It’s not always easy being a South African. And it’s especially difficult when it is South Africa who introduces a resolution at the 54-Nation Economic and Social Council meeting in Geneva condemning Israel alone for violating economic and social rights.
Not Syria. Not Iran. Not Saudi or Sudan. And not her neighbour Zimbabwe. Agenda item 16 on July 22nd as introduced by South Africa condemned Israel and “Commended the efforts of the Palestinian Government.” The resolution contains the same well worn, well used and well abused accusations blaming Israel for everything from being fully responsible for the horrible state of Gaza to littering in the Golan (true story).
The gob-smacking, breath taking, head shaking wonder is that it was Syria who followed South Africa to the podium in order to lambaste Israel for its poor behaviour. One would assume that given Syria’s sterling record of gassing, shooting, bombing and just plain ole murdering in excess of 300,000 of their own citizens, their representatives would perhaps act slightly coy. Maybe sit at the back of the room where no one can see or call on them? Possibly look down and pretend to answer a Whatssapp if the need arises? At the very least, they should have the dignity to just keep quiet.
But in the circus that is the UN, it is the clowns who are taken seriously.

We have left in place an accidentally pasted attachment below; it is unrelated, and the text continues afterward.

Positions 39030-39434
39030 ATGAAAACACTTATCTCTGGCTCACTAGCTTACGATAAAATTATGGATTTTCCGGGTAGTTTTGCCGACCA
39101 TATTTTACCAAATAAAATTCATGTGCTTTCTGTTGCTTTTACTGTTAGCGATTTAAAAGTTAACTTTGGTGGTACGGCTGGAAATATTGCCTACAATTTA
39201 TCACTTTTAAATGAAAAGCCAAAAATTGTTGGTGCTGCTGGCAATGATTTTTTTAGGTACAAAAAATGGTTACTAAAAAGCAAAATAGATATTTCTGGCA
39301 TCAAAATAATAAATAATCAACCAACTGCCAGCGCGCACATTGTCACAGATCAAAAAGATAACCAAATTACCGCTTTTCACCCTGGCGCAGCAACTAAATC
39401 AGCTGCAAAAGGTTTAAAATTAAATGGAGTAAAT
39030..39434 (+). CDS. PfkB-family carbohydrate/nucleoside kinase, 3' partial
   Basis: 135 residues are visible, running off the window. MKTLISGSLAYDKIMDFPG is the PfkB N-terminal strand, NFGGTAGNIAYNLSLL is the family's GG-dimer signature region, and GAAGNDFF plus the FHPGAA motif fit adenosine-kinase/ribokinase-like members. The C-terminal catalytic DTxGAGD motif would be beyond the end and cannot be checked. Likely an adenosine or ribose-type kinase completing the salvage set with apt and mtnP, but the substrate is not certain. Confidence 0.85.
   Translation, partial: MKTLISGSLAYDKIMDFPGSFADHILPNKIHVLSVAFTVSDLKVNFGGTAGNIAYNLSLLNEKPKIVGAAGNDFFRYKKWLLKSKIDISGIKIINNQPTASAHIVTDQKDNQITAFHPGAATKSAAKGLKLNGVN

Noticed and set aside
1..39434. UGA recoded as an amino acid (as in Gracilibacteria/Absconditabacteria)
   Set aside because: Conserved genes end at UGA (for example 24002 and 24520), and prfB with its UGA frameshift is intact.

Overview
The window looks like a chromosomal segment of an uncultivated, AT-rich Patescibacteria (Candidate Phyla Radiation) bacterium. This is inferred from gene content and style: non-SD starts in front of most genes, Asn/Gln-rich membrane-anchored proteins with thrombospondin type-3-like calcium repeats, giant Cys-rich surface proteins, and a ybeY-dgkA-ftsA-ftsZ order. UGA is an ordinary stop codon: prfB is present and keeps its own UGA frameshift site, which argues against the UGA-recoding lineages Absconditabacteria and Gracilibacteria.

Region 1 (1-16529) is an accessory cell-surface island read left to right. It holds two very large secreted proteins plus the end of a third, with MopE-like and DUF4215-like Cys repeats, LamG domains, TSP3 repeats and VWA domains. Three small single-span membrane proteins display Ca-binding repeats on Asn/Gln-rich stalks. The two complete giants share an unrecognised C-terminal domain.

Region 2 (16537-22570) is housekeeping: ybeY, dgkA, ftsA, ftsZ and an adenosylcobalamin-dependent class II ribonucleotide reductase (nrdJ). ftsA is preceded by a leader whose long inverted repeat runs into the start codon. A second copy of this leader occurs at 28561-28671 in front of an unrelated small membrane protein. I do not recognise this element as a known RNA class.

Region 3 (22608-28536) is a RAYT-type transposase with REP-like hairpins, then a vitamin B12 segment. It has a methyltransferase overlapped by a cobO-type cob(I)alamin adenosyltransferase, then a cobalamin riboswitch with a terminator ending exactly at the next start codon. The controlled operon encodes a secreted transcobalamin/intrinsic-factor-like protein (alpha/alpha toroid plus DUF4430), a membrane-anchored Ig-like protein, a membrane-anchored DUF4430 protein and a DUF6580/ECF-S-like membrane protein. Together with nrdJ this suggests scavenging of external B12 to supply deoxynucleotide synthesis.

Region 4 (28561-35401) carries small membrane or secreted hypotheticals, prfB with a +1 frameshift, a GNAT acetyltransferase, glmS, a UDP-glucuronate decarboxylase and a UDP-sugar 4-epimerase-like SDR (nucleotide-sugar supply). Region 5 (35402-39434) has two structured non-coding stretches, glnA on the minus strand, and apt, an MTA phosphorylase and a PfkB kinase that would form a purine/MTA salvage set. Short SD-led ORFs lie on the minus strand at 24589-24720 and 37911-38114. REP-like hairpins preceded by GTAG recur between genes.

Every child knows that before pointing fingers at someone else, he should jktheck that his hands are nice and clean. International relations is no different. It follows that when the South African representatives lead the charge and accused Israel of a smorgasbord of violations they needed to be firstly confident that they did so with a sparkling record and that secondly they have pointed their fingers justly, fairly and consistently at all other times, whenever the opportunity arose.
And in the case of South Africa, neither is true. South Africa neither has a record of which she can be proud and nor has she held her neighbors to the same standard to which she holds Israel.
Xenophobic violence and racism has been a defining trait of South Africa’s year. Corruption and abuse of power another. Inefficiency and cronyism can be added to the list. And yet, with no shame at all, her representatives point fingers at a democratic country who protects the dignity of its citizens, to her detriment.
South Africa shares a border with Zimbabwe. Robert Mugabe, dictator and despot dispensed with any form of democracy (but in façade) decades ago. His people, abused, disenfranchised, starving and powerless, have pleaded with South Africa, its powerful neighbor, to intervene and to assist. Their request was denied, with the South African Government making it plain that they don’t interfere with the domestic affairs of another country. And instead pays homage to their ruler.
And this is the country that stands up and casts the first stone.
It’s actually a bit embarrassing.